Logging

Logging enables you to record web filtering and other processes on an appliance. Reviewing the log files that contain the recordings allows you to find reasons for failures and solve problems.

The following elements are involved in logging:

  • Log files that entries recording web filtering and other processes are written into
  • System functions that write entries into log files
  • Modules that write entries into log files
  • Logging rules that write entries into log files
  • Log file management modules that rotate, delete, and push log files

Log files

Log files contain entries on web filtering and other processes. Log files with the same kind of content are stored in folders, which are called logs. You can view all logs and log files on the user interface of an appliance.

Depending on their content, log files are maintained by functions of the appliance system, modules, or logging rules. Accordingly, you can perform some or all kinds of activities for these log files, such as viewing, editing, rotating, and others.

Logging by system functions

For some content, log file entries are written by functions of the appliance system. You can view these files on the user interface, but not edit or delete them. The files are also rotated in regular intervals by system functions.

Logging by modules

For some content, log file entries are written by particular modules, such as the proxy module or the Anti-Malware module.

You can view these files on the user interface, but not edit or delete them. Rotation and deletion of these files and pushing them to another location is handled by the Log File Manager, which you can configure settings for.

Logging by rules

A logging rule uses events to create a log file entry and write it into a log file if its criteria matches.

Like other rules, logging rules are contained in rule sets. Logging rule sets are nested in top-level rule sets, which are known as Log Handlers. A default Log Handler rule set is available after the initial setup of an appliance. This rule set includes the following nested rule sets by default.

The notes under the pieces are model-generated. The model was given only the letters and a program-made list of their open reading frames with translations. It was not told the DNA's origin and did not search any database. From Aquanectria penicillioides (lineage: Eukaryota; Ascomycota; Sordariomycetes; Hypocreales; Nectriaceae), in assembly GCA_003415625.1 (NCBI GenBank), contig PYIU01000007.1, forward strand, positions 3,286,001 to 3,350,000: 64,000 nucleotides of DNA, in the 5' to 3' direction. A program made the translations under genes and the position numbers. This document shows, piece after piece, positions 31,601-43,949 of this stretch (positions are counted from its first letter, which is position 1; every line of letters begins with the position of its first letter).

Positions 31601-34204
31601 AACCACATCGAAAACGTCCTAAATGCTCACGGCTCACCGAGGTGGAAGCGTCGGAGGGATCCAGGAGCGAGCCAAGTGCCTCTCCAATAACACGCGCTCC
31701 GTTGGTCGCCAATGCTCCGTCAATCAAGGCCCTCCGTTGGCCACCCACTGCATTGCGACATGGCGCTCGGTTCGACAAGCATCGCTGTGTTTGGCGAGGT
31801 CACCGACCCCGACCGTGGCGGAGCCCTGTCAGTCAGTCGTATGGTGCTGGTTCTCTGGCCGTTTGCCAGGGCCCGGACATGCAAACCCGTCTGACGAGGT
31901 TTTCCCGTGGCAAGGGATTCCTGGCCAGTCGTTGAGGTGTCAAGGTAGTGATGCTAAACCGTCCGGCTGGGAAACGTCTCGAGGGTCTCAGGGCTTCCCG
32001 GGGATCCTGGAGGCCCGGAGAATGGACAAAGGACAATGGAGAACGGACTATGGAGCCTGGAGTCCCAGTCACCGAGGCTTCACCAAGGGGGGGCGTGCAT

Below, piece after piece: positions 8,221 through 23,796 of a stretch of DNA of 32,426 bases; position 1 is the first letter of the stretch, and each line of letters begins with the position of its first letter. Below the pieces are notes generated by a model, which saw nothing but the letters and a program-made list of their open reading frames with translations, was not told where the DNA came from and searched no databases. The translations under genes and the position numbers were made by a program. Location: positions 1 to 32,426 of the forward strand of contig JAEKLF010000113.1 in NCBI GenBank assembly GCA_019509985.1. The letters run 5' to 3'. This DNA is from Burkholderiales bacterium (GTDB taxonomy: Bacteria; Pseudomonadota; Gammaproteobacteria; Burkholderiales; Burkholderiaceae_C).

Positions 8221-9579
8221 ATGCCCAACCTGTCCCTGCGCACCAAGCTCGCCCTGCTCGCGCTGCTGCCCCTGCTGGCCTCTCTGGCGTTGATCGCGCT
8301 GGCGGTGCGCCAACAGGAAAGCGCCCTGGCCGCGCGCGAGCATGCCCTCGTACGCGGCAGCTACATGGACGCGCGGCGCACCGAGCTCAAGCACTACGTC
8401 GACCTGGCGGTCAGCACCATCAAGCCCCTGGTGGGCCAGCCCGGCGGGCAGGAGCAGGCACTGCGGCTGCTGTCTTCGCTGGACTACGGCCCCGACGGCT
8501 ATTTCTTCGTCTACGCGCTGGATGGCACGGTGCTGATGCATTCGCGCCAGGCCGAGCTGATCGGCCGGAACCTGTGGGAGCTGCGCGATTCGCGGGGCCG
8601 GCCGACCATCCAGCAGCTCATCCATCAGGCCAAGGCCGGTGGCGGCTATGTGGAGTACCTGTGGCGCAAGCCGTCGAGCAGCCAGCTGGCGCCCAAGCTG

• Access Log — Contains a rule that writes entries about access to a Web Gateway appliance into the log
  • Access Denied Log — Contains a rule that writes entries about attempts to access a Web Gateway appliance that were denied into the log
  • Found Viruses Log — Contains a rule that writes entries about viruses that were found when requests were processed on a Web Gateway appliance into the log

To these default rule sets, you can add rule sets that you import from the rule set library, for example, the Proxy Error Log rule set. These rule sets are located in the Logging rule set group of the library.

Logging rules are processed in a separate logging cycle after the request, response, and embedded object cycles have been completed for a request that is received on an appliance.

Rotation and deletion of these files and pushing them to another location is handled by the File System Logging module, which you can configure settings for.

Log file management modules

There are two modules for performing management activities on log files, including rotation, deletion, and pushing to other locations.

These modules are the Log File Manager for log files that are maintained by modules and the File System Logging module (also known as engine) for log files maintained by logging rules.

You can configure settings for these modules to adapt the rotation, deletion, and pushing of log files to the requirements of your network.